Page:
Referring now to FIG. 8, a third preferred embodiment of the wear monitor of the present invention is depicted. As with the previous preferred embodiment, identical reference numerals are used wherever appropriate to describe elements similar to those in the previous embodiments. In this embodiment, the wear monitor is generally indicated at 40 and includes a threaded screw fastener 41 having an integrally formed head 42 and stem 43. Fastener 41 is fixedly secured to casing 14 within hole 17 due to the clamping force exerted against casing 14 between between head 42 and threaded nut 45. Head 42 directly urges against a resilient rubber washer 36 which serves to seal the space between head 42 and casing 14. A lock washer 46 serves to prevent loosening of the screw and nut combination.
It may be noted that stems 33 and 43 of the second and third preferred embodiments, respectively, are sized sufficiently smaller than the hole 17 such that when the head portion is worn through the stem will be immediately forced out of the hole by the pressure of the fluid.
It may also be perceived that the second and third preferred embodiments of the wear monior, depicted in FIGS. 7 and 8 respectively, do not provide for a means to close off the fluid flow through hole 17 when the wear monitor wears through. Referring to FIG. 9, such means may be provided by internally threading hole 17 and employing a plug 50 having complimentarily sized male threads.
While the invention has been illustrated and described in detail in the drawings and foregoing description, the same is to be considered as illustrative and not restrictive in character, it being understood that only the preferred embodiment has been shown and described and that all changes and modifications that come within the spirit of the invention are desired to be protected.
|Cited Patent||Filing date||Publication date||Applicant||Title|
|US1211500 *||Oct 11, 1916||Jan 9, 1917||Green Engineering Company||Ash-conveying system.|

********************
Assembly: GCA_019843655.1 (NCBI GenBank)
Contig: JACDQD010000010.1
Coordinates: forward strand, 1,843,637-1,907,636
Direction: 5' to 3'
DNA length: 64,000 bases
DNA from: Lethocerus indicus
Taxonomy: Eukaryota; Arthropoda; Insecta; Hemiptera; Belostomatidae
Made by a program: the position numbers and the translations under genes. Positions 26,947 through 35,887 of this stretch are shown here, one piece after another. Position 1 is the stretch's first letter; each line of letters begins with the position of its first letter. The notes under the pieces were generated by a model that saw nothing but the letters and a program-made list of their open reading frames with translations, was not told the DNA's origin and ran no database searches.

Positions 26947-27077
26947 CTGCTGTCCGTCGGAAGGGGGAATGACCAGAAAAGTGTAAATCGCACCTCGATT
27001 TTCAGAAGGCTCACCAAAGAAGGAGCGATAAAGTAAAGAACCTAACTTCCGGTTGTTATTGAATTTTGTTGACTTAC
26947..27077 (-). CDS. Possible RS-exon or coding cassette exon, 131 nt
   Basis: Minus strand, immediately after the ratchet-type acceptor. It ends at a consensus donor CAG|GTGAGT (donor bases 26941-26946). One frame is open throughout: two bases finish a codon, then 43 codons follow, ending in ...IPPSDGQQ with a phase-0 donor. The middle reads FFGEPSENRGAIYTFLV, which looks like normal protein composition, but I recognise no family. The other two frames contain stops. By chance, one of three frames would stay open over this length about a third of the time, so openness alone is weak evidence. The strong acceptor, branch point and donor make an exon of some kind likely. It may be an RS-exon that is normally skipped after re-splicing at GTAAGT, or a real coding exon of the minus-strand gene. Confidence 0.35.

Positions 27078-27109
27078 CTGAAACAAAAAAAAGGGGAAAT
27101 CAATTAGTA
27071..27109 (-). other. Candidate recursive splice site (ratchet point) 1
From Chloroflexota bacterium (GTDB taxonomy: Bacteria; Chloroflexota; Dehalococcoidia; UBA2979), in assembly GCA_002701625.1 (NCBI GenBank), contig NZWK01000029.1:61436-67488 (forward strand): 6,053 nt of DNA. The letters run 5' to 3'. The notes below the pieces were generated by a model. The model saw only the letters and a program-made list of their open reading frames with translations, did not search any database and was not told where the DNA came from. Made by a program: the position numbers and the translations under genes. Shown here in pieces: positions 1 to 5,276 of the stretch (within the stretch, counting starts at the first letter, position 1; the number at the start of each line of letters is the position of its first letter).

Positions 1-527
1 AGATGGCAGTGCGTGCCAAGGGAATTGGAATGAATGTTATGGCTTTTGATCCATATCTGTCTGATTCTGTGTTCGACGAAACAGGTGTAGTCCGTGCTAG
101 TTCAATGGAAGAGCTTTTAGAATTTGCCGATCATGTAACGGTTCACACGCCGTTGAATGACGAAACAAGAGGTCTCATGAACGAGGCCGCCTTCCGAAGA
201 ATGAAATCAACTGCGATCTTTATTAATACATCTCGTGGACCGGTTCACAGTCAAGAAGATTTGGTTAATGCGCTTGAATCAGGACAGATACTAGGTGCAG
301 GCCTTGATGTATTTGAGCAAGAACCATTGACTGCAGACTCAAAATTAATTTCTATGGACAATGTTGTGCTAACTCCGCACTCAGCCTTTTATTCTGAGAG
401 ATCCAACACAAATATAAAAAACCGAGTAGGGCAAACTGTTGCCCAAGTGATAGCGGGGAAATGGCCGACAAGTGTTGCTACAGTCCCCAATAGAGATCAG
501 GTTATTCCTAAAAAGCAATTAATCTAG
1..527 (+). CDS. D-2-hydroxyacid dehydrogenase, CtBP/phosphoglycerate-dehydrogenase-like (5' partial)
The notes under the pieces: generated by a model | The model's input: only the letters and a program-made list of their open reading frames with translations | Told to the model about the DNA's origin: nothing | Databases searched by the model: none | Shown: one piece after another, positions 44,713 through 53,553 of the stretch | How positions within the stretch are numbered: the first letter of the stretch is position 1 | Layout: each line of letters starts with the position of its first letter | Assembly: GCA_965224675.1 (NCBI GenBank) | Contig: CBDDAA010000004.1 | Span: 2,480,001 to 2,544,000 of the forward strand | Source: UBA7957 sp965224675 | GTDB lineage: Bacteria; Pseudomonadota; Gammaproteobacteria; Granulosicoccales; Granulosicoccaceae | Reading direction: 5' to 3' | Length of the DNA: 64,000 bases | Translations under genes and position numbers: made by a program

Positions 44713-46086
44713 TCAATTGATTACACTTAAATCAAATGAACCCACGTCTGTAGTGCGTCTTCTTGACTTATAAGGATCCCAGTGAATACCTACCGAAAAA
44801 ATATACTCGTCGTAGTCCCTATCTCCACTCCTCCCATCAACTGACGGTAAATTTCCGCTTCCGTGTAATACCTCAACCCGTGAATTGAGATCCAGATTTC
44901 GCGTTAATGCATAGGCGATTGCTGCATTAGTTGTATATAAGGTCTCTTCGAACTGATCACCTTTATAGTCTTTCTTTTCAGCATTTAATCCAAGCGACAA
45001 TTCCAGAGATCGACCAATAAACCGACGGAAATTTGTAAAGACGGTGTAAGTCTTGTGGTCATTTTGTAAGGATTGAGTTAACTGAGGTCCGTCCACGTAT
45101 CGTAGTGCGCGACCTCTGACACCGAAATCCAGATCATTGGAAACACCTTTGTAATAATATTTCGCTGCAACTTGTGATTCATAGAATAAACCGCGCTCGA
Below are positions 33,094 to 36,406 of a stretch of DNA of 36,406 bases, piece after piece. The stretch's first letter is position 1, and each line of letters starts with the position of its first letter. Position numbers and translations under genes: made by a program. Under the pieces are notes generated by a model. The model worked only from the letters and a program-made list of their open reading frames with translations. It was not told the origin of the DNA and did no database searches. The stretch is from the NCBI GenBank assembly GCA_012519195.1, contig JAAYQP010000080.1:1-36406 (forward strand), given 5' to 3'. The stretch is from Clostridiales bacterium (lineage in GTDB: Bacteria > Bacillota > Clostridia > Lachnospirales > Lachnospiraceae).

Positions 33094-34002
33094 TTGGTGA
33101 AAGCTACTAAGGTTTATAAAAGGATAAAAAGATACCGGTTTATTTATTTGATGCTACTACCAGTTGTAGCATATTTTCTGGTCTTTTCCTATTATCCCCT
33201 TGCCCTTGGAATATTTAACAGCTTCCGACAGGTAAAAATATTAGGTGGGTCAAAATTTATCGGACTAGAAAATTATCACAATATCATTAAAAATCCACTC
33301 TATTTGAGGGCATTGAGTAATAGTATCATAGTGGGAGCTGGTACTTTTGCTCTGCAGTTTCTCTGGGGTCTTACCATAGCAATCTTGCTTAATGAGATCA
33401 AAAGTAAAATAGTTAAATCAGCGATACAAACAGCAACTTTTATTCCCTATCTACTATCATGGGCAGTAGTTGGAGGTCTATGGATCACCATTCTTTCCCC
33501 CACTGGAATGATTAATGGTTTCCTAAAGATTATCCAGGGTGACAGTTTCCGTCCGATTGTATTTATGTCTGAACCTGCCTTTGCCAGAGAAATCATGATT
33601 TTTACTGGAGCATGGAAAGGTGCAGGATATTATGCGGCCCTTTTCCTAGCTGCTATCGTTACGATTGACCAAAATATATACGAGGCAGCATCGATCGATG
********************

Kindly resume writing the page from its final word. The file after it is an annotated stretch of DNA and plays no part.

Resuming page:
|US1313627 *||Feb 21, 1917||Aug 19, 1919||Stay-bolt for boilers|
|US1426956 *||Oct 8, 1920||Aug 22, 1922||Baker Mfg Corp||Acid line for paper mills|
|US1913564 *||Aug 13, 1931||Jun 13, 1933||Gwynne Raymond||Tell-tale wear plate|
|US1938475 *||Apr 27, 1932||Dec 5, 1933||Choke|
|US1962168 *||Jul 30, 1930||Jun 12, 1934||Smith Corp A O||Lined pressure vessel|
|US1975832 *||Sep 3, 1931||Oct 9, 1934||De Florez Luis||Conduit|
|US1977177 *||Mar 19, 1931||Oct 16, 1934||De Flores Luis||Method of anticipating failure in oil treating systems|
|US2110079 *||Apr 13, 1937||Mar 1, 1938||Butler Clyde A||Sand pump|
|US4119123 *||Dec 23, 1976||Oct 10, 1978||Ernie Samuels, Inc.||Flexible hose with wear indicator|
|Citing Patent||Filing date||Publication date||Applicant||Title|
|US5024755 *||Nov 22, 1989||Jun 18, 1991||Bird Escher Wyss||Cone wear detection|
|US5297940 *||Dec 28, 1992||Mar 29, 1994||Ingersoll-Dresser Pump Company||Sealless pump corrosion detector|
|US5731523 *||Mar 22, 1996||Mar 24, 1998||Aeroquip Corporation||Hose fatigue indicator|
|US6386237||Apr 12, 1999||May 14, 2002||The Goodyear Tire & Rubber Company||Abrasive material transport hose with wear detecting sensors|
|US8474474 *||Jul 10, 2009||Jul 2, 2013||Fisher Controls International Llc||Control valve having pressure boundary integrity diagnostic capabilities, method of making the control valve, and method of using the control valve|
|US20040065377 *||Oct 7, 2002||Apr 8, 2004||Linatex Australia Pty.||Wear indicator and detector for hoses|
|US20110006241 *||Jul 10, 2009||Jan 13, 2011||Fisher Controls International Llc||Control valve having pressure boundary integrity diagnostic capabilities, method of making the control valve, and method of using the control valve|
|US20110041943 *||Feb 24, 2011||Flexmaster Canada Ltd.||Transfer hose with multiple lay lines|
|DE102012108614A1 *||Sep 14, 2012||Mar 20, 2014||Esser-Werke Gmbh & Co. Kg||Förderrohranordnung mit Verschleißanzeige|
|EP0429919A2 *||Nov 9, 1990||Jun 5, 1991||Voith Sulzer Stoffaufbereitung GmbH||Arrangements for detecting the wear of a cyclone cone|
|WO1990008915A1 *||Jan 2, 1990||Aug 9, 1990||James R Kleisle||Wear indicator for material transfer systems|
|WO2000061472A1 *||Apr 12, 1999||Oct 19, 2000||Goodyear Tire & Rubber||Abrasive material transport hose with wear detecting sensors|
|U.S. Classification||73/40.50R, 138/36|
|International Classification||B65G53/52, F16L57/06|
|Cooperative Classification||F16L57/06, B65G53/523|
|European Classification||B65G53/52D, F16L57/06|
|May 22, 1990||REMI||Maintenance fee reminder mailed|
|Oct 21, 1990||LAPS||Lapse for failure to pay maintenance fees|
|Jan 1, 1991||FP||Expired due to failure to pay maintenance fee|
Effective date: 19901021